This book focuses of 1975, the year in which Artistotle Onassis died. Jackie semi-estranged from him, distanced from most of his family, still partly controlled by rhe clan kennedy, a person the media had hounded, tracked and scrambled over for years. It pulls in the historical elements of her life from childhood onwards. Sometimes the pawn in other people’s games, sometimes the secret weapon, rarely taken as the independant serious lady she was, coming through the generation where women never left the house without a hat and gloves to a changing world where women were not the appendage of the man who chased/chose them, into free thinking, action taking, powerful force.
I knew little of her life except the JFK years from watching the various docu-drama’s, it intrigued me to see how the wife of the most media savvy man was treated by the globe after Dallas 1963. To be honest, no book, tv, film, interview could ever portray the whole truth in a way that the reader can interpret the same. We no longer understand how things were at that time, in those circumstances – hindsight and changing acceptances quickly become an expected standard.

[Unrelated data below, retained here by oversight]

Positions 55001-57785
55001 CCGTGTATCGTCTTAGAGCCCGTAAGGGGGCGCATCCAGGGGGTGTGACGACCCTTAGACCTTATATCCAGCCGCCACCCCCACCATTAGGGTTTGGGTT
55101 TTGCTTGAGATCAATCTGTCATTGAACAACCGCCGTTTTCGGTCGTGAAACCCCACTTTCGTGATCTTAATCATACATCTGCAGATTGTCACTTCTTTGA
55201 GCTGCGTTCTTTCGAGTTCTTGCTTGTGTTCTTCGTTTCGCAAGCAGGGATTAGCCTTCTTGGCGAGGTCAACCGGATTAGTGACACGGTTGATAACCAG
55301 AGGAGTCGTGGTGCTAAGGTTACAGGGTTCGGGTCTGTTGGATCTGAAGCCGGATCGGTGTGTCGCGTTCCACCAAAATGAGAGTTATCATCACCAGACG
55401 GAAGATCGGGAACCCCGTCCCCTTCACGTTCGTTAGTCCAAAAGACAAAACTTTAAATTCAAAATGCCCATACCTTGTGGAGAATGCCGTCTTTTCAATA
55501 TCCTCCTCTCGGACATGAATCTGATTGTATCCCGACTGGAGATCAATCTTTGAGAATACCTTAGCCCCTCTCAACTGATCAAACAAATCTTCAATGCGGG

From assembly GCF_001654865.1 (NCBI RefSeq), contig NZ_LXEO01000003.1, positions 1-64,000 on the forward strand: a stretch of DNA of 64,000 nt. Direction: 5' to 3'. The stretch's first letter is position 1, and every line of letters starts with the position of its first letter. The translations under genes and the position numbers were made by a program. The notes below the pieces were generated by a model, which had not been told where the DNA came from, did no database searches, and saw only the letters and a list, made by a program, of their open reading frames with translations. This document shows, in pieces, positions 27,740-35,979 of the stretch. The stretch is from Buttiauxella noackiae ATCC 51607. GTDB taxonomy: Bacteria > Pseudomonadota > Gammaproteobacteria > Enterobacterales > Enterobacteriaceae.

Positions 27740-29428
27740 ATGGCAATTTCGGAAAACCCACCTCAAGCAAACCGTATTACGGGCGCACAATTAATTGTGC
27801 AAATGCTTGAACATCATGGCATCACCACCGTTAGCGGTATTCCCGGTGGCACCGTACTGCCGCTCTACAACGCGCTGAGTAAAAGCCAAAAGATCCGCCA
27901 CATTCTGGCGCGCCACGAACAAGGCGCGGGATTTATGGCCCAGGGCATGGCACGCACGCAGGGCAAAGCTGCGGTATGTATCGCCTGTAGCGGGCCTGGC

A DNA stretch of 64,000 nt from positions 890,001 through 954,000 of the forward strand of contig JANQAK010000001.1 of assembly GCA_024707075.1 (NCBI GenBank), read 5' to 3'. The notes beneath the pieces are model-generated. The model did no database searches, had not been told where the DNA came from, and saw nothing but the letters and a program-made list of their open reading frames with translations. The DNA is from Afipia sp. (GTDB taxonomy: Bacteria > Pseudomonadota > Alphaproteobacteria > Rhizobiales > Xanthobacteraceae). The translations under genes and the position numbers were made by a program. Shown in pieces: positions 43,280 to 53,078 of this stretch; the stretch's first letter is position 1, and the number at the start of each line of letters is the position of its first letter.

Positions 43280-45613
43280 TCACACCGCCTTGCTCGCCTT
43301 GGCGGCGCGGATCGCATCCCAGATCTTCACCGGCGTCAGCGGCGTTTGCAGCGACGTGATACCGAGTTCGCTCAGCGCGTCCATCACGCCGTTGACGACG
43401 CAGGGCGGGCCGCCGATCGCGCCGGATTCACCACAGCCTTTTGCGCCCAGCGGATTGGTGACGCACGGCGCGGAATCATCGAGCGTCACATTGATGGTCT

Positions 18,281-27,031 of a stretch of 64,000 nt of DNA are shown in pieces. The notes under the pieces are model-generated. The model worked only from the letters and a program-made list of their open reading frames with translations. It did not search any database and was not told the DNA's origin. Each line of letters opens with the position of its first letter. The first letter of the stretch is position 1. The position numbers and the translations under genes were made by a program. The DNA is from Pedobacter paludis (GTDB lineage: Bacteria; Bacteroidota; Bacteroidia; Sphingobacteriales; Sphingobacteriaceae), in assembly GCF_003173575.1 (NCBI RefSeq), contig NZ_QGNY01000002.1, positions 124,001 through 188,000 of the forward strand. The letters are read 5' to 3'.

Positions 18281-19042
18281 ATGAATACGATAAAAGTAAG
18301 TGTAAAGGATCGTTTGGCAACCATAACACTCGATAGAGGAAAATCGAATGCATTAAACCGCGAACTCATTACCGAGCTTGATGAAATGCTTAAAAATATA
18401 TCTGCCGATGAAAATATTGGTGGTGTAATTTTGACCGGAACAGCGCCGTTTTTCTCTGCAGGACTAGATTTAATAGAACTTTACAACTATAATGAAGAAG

It was enlightening to find the things she herself had passion for [not just Chanel suits and oversized sun glasses], to glimpse how she juggled the needs of work, of motherhood, of spousal demands, of media scrutiny. How events [whether it be the sale of a childhood home, or the betrayal of a friend] affected her future. That despite everything to the strangers who became friends that she worked with, she was an estute, knowledgeable, funny, saddened lady.
When a figure becomes so hyped by the media to stratospheric icon status, it is easy to forget that underneath all the layers is a persn who can be hurt, can cry, can be trapped by others